While it may fail to live up to the suspenseful potential of its premise, Suspicion is an entertaining film that was an essential stepping stone in Alfred Hitchcock’s career. The film stands out for its ambiguous ending (even by Hitchcock’s standards), and for the fact that it was one of only two Hitchcock films to win an Oscar over the course of the director’s expansive career. I recommend this film as a curiosity for Hitchcock fans and suggest that the best way to approach viewing it would be to watch it with an open mind and allow the suspicious atmosphere to weave its spell rather than focus upon the devil lurking within the plot's implausible details.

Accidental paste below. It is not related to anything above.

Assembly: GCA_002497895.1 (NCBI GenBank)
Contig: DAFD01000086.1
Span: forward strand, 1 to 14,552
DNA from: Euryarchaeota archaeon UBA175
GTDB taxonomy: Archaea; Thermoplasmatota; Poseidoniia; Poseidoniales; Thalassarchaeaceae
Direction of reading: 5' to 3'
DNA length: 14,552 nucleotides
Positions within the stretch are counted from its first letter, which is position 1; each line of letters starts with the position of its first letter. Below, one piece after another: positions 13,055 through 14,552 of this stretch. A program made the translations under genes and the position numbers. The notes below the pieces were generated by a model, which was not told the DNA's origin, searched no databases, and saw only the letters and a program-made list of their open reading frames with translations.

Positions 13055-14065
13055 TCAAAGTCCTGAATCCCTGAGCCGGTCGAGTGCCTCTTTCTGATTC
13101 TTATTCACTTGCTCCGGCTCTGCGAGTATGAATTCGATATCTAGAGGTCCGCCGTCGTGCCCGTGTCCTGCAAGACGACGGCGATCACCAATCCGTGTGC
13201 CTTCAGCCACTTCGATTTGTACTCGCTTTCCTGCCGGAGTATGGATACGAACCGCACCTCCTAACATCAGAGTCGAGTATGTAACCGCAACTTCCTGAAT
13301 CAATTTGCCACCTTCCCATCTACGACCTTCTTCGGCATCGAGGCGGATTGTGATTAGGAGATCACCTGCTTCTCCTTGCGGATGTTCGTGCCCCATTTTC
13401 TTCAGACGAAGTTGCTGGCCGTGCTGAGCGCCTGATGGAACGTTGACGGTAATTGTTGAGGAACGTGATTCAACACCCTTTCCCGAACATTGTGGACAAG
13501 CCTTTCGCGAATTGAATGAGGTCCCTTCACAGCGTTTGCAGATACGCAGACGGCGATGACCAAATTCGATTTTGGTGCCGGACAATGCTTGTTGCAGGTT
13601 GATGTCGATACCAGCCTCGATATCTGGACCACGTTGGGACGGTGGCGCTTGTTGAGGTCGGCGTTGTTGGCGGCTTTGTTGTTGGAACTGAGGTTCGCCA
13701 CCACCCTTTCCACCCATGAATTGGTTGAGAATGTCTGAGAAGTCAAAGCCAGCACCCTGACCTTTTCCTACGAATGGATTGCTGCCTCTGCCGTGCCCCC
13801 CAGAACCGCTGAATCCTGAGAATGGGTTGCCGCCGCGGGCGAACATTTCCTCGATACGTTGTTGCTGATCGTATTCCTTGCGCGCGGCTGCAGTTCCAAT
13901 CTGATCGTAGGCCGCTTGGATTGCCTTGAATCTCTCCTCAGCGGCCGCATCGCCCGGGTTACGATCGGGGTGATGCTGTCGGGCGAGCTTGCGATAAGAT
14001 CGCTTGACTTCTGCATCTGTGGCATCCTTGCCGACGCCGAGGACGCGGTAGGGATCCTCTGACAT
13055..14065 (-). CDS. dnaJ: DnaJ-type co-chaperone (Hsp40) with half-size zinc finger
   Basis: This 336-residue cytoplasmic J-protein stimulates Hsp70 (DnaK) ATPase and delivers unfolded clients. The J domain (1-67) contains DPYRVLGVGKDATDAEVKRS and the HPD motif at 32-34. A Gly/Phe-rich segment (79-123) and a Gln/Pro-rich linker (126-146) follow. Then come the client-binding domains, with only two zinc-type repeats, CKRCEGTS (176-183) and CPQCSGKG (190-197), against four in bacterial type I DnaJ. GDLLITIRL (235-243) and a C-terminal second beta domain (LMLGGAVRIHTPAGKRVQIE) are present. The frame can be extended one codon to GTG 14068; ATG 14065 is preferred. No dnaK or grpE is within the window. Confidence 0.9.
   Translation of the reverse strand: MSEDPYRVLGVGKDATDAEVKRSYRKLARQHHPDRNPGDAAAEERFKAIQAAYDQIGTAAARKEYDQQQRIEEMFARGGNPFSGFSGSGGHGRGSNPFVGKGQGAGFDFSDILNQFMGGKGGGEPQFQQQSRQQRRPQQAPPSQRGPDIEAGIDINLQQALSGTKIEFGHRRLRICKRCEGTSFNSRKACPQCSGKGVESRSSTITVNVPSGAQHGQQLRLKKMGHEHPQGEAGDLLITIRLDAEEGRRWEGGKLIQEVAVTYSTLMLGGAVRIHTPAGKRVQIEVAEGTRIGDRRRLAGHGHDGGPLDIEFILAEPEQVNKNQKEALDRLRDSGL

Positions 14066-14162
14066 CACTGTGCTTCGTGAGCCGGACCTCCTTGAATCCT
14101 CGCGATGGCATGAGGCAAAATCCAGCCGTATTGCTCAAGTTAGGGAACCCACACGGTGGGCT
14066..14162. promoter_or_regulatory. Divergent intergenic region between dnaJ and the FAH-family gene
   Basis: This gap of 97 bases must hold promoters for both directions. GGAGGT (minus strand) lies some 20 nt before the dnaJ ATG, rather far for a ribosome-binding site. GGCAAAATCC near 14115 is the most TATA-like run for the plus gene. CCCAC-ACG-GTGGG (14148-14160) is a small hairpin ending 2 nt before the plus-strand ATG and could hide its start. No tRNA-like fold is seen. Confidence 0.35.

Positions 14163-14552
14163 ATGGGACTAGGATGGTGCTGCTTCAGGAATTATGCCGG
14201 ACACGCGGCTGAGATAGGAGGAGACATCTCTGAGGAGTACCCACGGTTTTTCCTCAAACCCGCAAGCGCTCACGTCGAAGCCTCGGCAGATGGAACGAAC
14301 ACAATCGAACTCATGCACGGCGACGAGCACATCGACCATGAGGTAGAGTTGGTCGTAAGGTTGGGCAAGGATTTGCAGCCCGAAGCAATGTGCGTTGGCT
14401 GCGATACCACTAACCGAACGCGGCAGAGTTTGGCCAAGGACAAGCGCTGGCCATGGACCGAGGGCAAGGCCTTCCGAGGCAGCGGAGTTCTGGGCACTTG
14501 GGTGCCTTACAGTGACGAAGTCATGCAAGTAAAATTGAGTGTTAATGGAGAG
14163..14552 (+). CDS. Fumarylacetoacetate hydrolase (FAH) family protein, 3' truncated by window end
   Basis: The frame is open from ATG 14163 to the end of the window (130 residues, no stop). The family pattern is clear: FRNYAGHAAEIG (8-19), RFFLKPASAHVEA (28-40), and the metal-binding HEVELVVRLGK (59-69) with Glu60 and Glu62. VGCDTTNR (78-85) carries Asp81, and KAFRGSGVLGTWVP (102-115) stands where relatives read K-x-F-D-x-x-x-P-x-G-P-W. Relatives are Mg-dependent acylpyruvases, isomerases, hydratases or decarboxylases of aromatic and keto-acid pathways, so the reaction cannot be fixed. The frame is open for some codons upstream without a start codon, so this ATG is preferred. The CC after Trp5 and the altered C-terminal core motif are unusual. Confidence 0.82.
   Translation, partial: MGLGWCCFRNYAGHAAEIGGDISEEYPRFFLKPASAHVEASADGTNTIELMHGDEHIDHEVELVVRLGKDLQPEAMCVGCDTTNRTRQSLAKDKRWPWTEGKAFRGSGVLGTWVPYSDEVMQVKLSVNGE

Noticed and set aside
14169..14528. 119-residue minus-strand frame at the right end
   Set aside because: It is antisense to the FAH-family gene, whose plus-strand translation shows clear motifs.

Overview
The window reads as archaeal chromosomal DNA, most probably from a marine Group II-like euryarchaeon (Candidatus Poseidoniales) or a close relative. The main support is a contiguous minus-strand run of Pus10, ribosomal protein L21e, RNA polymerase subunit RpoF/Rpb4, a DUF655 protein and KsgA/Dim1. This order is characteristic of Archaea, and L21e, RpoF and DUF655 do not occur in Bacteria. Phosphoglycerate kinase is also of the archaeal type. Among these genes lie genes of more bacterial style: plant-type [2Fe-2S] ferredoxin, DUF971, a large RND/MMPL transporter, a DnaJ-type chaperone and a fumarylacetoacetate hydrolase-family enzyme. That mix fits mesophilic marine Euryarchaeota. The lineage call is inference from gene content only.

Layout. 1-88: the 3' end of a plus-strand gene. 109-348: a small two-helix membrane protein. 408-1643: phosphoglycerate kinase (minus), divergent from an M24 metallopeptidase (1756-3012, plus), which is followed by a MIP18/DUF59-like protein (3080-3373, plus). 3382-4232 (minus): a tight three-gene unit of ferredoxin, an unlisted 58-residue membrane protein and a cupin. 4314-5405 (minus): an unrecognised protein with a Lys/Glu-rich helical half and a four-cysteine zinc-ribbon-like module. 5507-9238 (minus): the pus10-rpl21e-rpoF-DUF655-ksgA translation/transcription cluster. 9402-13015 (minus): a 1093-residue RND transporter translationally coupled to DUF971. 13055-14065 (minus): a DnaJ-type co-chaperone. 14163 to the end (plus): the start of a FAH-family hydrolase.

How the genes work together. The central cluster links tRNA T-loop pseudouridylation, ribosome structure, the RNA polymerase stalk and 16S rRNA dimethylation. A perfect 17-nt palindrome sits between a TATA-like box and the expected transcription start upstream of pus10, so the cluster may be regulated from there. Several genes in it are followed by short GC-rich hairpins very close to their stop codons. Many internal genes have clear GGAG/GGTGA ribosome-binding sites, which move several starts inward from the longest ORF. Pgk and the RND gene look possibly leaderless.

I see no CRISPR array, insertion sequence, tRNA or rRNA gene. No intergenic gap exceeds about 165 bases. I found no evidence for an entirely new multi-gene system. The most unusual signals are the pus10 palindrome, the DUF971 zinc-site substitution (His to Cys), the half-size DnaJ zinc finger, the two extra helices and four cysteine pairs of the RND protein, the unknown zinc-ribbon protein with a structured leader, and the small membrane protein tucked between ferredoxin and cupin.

An inconspicuous way to kick off a romance
IF YOU ENJOYED HITCHCOCK'S TALE OF PARANOIA, ROMANCE, AND MURDER DON'T MISS MY MURDER MYSTERY ALL IN THE PAST http://offthewallplays.com/2014/11/19/past-murder-mystery-play-scripts/